I have no intention of selling them Terry! Our instrument collection is short of clarinets! One day I'll get them sorted and play them. They are beautiful instruments even as they are...especially the one I think is older.

Love Lynne


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Subject: RE: Clarinets
From: Bill D
Date: 20 Jun 07 - 01:45 PM

I played for many years when young. *IF* the pads that cover the holes are ok...and *IF the cork where the sections slide together are ok, then you can try it. The cork needs 'occasional' cork grease...comes in a little tin and is cheap...any music store. Get a couple light reeds..1 or 1½, as said above.

Now...be warned...clarinet requires getting used to, as the lower lip is pressed against the lower teeth, and the mouth can get tired....but this is not a big deal just to see if it will play.

I, personally, would take the instruments to some local player and have them evaluated....a school might know a teacher.

Unlike recorder..(which I have played for many years)...clarinets are not so easily learned on your own. There is much practice in embrochure,(holding your mouth right) fingering,(covering ALL the holes properly) and breath control.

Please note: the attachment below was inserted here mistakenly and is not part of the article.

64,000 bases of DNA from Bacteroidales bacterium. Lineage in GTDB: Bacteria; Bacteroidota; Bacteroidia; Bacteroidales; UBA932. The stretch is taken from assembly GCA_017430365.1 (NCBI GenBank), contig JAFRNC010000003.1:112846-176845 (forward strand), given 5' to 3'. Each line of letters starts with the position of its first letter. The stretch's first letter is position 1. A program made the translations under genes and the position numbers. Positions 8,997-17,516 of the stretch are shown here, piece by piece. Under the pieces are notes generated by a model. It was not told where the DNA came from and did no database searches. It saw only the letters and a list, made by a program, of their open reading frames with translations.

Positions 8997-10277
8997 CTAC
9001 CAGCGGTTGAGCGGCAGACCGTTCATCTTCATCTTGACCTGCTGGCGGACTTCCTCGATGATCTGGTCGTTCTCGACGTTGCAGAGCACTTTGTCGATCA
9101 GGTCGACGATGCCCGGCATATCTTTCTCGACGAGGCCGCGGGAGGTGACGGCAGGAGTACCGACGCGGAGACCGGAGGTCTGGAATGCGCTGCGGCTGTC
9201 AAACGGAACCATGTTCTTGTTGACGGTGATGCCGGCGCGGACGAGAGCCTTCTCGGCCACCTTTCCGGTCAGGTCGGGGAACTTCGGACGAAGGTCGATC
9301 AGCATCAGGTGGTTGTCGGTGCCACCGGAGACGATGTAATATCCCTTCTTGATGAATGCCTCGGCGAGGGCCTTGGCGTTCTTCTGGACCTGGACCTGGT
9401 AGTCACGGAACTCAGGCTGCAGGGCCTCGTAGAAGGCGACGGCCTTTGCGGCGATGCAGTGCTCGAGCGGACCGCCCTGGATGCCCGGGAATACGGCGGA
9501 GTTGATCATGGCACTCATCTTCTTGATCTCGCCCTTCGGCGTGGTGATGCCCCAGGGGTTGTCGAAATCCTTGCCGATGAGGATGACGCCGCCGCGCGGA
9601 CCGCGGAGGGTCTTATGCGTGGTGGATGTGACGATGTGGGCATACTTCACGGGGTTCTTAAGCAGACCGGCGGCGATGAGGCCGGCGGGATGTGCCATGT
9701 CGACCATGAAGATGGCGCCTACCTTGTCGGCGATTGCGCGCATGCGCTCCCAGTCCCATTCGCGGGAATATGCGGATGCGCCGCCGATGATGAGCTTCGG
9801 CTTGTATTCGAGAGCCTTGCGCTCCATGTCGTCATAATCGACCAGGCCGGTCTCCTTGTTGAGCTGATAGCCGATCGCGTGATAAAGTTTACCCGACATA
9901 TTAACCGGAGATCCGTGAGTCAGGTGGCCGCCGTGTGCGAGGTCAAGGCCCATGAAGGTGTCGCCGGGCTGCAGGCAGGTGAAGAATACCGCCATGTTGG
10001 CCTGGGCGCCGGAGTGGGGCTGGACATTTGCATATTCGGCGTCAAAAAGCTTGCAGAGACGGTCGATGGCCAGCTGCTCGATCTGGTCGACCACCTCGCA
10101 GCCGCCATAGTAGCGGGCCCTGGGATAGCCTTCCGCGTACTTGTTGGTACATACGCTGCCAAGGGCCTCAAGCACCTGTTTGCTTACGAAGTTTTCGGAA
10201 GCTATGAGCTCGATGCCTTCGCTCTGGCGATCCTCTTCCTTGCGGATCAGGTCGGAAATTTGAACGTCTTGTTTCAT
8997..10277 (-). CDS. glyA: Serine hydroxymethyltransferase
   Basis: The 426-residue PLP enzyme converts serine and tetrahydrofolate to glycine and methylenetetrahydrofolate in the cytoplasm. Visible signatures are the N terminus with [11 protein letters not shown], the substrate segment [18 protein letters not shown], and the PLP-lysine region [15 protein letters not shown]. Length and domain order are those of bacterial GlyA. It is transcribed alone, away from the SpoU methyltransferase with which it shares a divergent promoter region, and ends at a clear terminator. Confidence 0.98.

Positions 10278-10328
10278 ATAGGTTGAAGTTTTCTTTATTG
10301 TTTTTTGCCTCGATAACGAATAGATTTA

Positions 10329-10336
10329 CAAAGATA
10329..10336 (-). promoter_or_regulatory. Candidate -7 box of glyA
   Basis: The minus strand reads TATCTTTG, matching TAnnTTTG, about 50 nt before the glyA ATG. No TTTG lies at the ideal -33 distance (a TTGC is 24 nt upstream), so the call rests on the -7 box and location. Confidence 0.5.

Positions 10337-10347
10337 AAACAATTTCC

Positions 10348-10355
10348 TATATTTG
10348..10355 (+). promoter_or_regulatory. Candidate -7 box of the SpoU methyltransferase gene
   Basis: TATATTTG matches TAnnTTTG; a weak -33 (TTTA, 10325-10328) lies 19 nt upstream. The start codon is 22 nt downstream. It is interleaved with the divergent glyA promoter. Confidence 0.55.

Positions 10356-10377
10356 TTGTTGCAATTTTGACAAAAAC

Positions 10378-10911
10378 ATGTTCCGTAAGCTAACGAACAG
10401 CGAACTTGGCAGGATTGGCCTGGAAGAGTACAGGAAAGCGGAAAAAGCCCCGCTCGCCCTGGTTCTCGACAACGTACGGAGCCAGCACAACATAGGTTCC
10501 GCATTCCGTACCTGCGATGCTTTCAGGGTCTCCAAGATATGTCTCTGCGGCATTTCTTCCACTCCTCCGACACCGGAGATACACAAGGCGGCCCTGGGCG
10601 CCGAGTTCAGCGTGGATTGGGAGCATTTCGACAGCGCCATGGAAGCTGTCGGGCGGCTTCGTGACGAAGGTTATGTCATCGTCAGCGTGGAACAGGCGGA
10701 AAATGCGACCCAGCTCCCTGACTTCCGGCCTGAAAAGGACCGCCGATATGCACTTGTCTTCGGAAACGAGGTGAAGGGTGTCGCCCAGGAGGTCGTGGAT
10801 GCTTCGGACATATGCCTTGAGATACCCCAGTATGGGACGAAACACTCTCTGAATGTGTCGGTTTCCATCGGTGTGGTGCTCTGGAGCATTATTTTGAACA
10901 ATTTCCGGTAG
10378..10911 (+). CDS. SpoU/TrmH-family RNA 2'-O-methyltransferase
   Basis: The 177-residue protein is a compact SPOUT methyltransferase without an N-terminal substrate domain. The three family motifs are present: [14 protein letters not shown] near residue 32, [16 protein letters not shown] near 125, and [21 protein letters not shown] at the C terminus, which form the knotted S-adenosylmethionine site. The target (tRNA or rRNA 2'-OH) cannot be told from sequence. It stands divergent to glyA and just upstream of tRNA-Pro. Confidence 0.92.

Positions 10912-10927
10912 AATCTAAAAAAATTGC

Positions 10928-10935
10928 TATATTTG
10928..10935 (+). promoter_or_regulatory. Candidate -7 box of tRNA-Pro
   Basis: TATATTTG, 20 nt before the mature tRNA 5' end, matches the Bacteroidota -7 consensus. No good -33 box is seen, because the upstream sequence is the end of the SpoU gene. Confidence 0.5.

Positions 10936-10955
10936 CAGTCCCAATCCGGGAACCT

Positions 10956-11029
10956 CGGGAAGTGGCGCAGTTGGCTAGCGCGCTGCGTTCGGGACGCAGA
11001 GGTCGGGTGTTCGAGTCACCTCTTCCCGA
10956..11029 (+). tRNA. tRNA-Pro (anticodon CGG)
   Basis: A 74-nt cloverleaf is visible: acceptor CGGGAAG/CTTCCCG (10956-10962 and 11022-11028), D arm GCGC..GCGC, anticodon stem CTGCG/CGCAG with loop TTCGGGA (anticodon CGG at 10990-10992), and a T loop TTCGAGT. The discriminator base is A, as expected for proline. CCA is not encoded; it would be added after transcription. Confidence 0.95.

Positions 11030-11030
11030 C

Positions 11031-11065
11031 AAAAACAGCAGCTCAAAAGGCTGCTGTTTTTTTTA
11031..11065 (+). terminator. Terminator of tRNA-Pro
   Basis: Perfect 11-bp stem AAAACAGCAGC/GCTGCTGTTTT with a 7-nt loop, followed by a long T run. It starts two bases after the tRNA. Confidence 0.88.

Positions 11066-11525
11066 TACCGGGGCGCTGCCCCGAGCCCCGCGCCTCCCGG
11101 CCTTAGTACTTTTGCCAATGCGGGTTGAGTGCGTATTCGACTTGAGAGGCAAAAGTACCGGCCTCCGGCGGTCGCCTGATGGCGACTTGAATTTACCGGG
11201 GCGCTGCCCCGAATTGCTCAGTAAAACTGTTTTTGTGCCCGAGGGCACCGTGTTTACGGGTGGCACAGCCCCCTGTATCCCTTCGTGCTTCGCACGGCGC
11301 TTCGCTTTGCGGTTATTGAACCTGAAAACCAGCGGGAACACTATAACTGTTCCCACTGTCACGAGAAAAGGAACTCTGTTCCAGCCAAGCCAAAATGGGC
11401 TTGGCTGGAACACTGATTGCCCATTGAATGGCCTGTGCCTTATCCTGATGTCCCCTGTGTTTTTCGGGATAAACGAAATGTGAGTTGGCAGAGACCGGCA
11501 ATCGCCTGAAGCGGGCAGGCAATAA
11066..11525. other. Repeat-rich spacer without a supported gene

All that being said, we have a woman in our folk circle who plays clarinet with us a lot, and makes it work beautifully.


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Subject: RE: Clarinets
From: GUEST,leeneia
Date: 20 Jun 07 - 02:31 PM

Where have they been kept? Are they all dried out? Do they need oiling or breaking in? You don't want to try playing them till you know.

I would take them to a knowledgeable person and ask if they can be safely played. If they can, I would pad the pads with something (blue Scotch brand masking tape, maybe) and see how they sound.


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Subject: RE: Clarinets
From: JohnInKansas
Date: 20 Jun 07 - 02:34 PM

If they are early 20th century or before, there is the possibility that they're an earlier key system that should NOT be foisted off on a modern student, especially a beginner who wouldn't know the difference. Fingerings for a few notes can be somewhat different, and a student shouldn't have to learn obsolete ones. The clarinets may still be usable by a casual player who doesn't intend to "study" at it.